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Comment 55 of 215, added on February 27th, 2008 at 4:58 AM.
In this poem, Emily Dickinson is showing us that enormous things can change
our lives for the worse, which she feels can only be matched in emotional
value with our own death. SHe speaks of two events in her life that she
views as closings that have changed her life and hurt her immensely. She
goes on to wonder if there is another on the way. She refers to these
events as "so huge, so hopeless to conceive," revealing to us that terrible
things you've never even imagined are possible and inevitable. She tells us
"Parting is all we know of heaven and all we need of hell" suggesting that
the physical death is the only escape to a heaven from this emotional hell
Rose from United States
Comment 54 of 215, added on February 25th, 2008 at 6:31 AM.
With the death of a loved one, life faces despair for Emily Dickinson. Once
a second death arrives, life shows no true meaning or purpose. Left with
nothing to live for, she just awaits her prominent death. Although
ironically she views it as if she could reach immortality because she is
the only one left.
from United States
Comment 53 of 215, added on February 25th, 2008 at 3:27 AM.
Yet another one of Dickinson’s poems of depression, this poem portrays the
expression of having two major losses in her life and waiting to see if her
own death could be her third major loss. At first, I actually didn’t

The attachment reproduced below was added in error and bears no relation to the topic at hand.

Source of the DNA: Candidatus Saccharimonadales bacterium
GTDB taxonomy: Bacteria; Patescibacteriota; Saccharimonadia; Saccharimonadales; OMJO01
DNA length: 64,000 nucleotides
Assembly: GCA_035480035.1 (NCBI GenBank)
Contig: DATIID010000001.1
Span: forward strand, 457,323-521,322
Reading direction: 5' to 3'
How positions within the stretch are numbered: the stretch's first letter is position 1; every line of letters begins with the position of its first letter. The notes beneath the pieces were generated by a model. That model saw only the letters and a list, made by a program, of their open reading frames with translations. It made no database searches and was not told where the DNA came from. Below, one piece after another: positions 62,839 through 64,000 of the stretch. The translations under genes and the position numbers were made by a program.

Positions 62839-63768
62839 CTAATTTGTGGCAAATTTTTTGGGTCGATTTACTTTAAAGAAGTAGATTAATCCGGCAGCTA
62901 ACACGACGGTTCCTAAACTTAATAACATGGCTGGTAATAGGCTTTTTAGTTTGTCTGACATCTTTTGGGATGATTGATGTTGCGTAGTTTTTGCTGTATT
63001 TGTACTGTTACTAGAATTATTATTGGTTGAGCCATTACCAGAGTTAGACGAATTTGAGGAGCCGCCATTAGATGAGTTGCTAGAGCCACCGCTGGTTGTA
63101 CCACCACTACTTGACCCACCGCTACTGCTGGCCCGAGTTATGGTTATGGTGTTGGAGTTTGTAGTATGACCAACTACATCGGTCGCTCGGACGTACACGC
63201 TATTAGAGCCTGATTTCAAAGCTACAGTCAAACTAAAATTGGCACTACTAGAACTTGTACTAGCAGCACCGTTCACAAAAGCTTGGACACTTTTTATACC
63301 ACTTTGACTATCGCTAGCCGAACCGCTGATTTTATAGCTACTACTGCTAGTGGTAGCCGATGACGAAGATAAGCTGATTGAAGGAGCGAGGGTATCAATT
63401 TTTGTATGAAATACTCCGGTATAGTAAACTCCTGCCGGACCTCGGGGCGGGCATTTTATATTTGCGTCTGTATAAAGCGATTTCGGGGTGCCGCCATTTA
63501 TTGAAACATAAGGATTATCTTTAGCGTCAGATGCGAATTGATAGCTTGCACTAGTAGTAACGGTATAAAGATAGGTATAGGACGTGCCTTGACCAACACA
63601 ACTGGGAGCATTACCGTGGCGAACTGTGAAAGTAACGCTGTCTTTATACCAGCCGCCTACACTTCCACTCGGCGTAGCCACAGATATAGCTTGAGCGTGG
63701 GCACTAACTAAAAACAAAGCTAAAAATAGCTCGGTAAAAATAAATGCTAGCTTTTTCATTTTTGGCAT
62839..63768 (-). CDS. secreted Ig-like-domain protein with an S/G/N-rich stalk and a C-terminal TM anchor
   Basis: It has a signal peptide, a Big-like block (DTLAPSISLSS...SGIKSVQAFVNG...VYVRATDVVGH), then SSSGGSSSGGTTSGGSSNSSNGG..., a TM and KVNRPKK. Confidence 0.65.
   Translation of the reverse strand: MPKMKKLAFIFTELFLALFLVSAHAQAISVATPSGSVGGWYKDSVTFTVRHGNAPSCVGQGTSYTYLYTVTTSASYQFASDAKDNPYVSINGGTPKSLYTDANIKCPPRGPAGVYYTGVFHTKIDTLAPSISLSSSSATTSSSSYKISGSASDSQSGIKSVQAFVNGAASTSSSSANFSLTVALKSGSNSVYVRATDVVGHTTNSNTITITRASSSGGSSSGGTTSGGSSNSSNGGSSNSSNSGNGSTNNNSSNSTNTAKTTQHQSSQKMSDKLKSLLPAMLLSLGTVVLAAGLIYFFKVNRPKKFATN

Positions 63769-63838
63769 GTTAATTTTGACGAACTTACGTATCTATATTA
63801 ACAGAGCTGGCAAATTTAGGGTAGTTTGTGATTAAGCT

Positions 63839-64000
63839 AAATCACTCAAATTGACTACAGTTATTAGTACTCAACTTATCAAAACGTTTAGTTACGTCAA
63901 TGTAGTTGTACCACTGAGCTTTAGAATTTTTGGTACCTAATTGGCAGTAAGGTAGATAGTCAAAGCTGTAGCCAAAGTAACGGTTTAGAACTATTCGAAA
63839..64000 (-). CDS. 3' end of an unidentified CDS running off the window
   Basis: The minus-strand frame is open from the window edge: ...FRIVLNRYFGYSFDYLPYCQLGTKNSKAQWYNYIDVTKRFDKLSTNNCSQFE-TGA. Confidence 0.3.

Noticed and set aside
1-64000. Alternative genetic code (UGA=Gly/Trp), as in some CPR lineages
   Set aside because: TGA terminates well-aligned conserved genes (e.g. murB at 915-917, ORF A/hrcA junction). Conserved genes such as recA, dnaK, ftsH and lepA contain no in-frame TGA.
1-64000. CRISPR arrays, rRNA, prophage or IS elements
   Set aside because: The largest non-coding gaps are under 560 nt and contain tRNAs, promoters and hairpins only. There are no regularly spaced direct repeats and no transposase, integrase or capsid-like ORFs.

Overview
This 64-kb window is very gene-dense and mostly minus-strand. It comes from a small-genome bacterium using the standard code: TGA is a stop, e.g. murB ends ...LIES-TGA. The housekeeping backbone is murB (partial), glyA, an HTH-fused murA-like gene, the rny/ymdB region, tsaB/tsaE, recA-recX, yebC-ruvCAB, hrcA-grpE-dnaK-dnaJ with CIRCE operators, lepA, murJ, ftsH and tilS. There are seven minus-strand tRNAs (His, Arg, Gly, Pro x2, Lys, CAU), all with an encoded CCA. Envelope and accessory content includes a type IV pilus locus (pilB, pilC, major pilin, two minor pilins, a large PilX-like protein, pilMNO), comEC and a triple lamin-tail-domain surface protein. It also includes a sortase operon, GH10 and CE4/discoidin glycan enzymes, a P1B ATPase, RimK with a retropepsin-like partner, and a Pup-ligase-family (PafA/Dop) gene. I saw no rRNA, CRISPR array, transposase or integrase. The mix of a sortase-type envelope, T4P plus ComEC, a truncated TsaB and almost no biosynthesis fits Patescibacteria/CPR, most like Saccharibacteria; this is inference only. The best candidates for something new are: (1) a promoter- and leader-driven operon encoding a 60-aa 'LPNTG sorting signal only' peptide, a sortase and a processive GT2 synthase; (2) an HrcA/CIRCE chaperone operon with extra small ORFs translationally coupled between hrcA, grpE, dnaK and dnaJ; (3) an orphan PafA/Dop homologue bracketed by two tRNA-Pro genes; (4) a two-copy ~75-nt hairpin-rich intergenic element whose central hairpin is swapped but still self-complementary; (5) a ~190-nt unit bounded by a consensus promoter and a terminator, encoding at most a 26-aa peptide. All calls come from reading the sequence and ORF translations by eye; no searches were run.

understand what Dickinson tried to explain. Until I read other people’s
interpretation, I understood the theme and significance of the poem. I
actually felt really sorry for her because she lost two loved ones.
Dickinson classifies the losses as the Three Events. The first and second
events refer back to the deaths of her loved ones. The third event, as
Dickinson describes as “it yet remains to see”, the possible death of
herself. She explains that “immortality” is less likely to happen. She
refers herself as being “hopeless”. The message that Dickinson tries to
portray is that we all will have our “life closed twice” somewhere in our
lives. In other words, we will have two major events that will change us
big time. She also tells us that our third event will remain yet to be
Michael P. from United States
Comment 52 of 215, added on February 24th, 2008 at 11:19 PM.
Emily Dickinson possesses both fascination and devastion in relation to
death. Dickinson expresses that the human soul inevitably experiences three
deaths. Specifically, she states, "It yet remains to see/If Immortality
unveil/A third". She foresees her impending death as her final closure, but
remains in the dark about the circumstances of fate. She expounds that
"Parting is we know of heaven/and all we need of hell". In essence, only in
death can a person discover the true meaning of peace or truly know grief.
Joye B. from United States
Comment 51 of 215, added on February 24th, 2008 at 11:36 PM.
Emily Dickinson is writing about how she has experienced two instances
where she has lost a loved one. This is said as "my life closed twice
before its close" --the title itself. When she says, "It yet remains to see
,If Immortality unviel, A third event to me", it seems as though she is
awaiting another loss, either her own, or another loved one. At first I
wasn't exactly sure of what dickinson meant, but after reading others'